I can’t speak for TrendMicro, but it seems that they were unaware that MediaTek-su was a yet-unpatched exploit. Their focus was on the “use-after-free in binder driver” exploit, after all, and the discovery of the use of MediaTek-su seems to have been an afterthought. (I’m sure that if TrendMicro were aware of the situation surrounding MediaTek-su, they would have coordinated their disclosure efforts with Google.) We were only made aware of this exploit ourselves on February 5th, 2020, and after investigating for ourselves how bad it was, we contacted Google about it on February 7th, 2020. Google was so concerned about the repercussions of publicizing MediaTek-su that they asked us to hold off on publishing this story until today. After considering the irreparable harm that can be inflicted on users targeted by malware using MediaTek-su, we agreed to put a hold on this story until the announcement of the March 2020 Android Security Bulletin. Still, considering how long it’ll take many devices to get the latest security update, if they ever get it at all, there is bound to be a ton of devices still vulnerable to MediaTek-su a few months from now. That should be horrifying to anyone with a vulnerable device.
Even though this very serious, “critical” severity vulnerability is actively being exploited in the wild, Google only slotted in the fix for this issue into the March 2020 bulletin, which is about 2 months after they were made aware of the issue. While Google does inform its Android partners about the latest Android Security Bulletin a full 30 days before the bulletin is made public (ie. OEMs were made aware of what’s in the March 2020 bulletin in early February 2020), Google can, and often does, update the bulletin with changes or new fixes. Why Google didn’t choose to expedite the inclusion of a patch for such a serious issue is beyond me, especially when MediaTek had a fix for it 10 months ago. If such a bug were discovered in Apple’s devices, I have little doubt they would have issued a fix much, much faster. Google essentially banked on the risky bet that MediaTek-su would remain as seemingly low-profile as it already was until the March 2020 bulletin. While Google seems to have gotten lucky in that regard, we have no idea how many malware authors already know about the exploit. After all, it’s been sitting in a random XDA forum thread for nearly a whole year.
There’s one more party in this debacle that I haven’t addressed much, and it’s the author of the exploit, XDA Member diplomatic. To his credit, I don’t think he had any malicious intent in publishing MediaTek-su. We can clearly trace the exploit’s origin to diplomatic’s desire to mod the Amazon Fire tablets. Diplomatic tells me that his primary goal in developing this root method was to help the community. Customizing your device is what XDA is all about, and diplomatic’s efforts in the community are what people enjoy about the forums. Although diplomatic’s refusal to open source the project raises some concerns, he explains that he wanted the community to enjoy this having root access for as long as possible. When I first contacted diplomatic, he also stated that he was in a collaboration with some partners that prevented him from sharing the project’s source code and research. While I was unable to get more details about this collaboration, I do wonder if diplomatic would have chosen to go public with this exploit if MediaTek offered a bug bounty program. I can’t imagine that a vulnerability of this magnitude wouldn’t pay out a hefty sum of money if MediaTek actually had such a program. Diplomatic claims that this exploit has been possible since the late 2015 MediaTek MT6580 chipset, so one has to wonder if diplomatic is even the first person to find this exploit. He tells me that he had no idea that MediaTek-su was actively being exploited until the publication of this article.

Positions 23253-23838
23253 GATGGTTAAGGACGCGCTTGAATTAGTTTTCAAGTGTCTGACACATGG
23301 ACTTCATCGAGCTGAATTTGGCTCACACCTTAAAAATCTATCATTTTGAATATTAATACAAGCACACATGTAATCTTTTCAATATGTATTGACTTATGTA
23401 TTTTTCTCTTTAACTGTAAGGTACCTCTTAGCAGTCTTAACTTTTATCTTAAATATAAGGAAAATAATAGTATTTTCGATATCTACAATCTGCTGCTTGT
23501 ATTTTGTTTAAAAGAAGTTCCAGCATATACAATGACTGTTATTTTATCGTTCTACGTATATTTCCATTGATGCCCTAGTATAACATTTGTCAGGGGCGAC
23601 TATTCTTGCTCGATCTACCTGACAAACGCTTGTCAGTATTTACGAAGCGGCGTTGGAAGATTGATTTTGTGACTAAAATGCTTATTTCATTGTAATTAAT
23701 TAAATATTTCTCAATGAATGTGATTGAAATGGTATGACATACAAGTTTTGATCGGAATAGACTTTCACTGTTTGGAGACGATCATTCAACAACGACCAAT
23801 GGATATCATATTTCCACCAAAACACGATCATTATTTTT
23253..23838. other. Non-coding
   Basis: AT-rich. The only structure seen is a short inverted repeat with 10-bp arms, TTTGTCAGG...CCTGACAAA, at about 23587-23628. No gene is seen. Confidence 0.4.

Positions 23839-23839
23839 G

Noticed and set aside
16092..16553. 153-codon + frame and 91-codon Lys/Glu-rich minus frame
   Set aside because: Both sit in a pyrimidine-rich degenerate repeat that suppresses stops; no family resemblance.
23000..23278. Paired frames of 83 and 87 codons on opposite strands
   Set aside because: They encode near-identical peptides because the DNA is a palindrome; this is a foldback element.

How to check if you’re affected by MediaTek-su?
If you want to check whether your device is vulnerable to MediaTek-su, then manually run the script posted by XDA Member diplomatic in this XDA forum thread. If you enter a root shell (you’ll know when the symbol changes from $ to #), then you’ll know the exploit works. If it works, then you’ll need to wait for the manufacturer of your device to roll out an update that patches MediaTek-su. If your device reports the Security Patch Level of 2020-03-05, which is the latest March 2020 SPL, then it is almost certainly protected against MediaTek-su. Otherwise, you’ll have to just check whether your device is vulnerable.
Update 1 (3/2/2020 @ 9:45 PM EST): This article was updated to clarify that XDA Member diplomatic was actually aware of the scope of this vulnerability as soon as he discovered it back in February of 2019, but that he was unaware of the exploit’s in-the-wild use until the publication of this article. We also corrected our wording regarding one reason why diplomatic declined to share the project’s source code.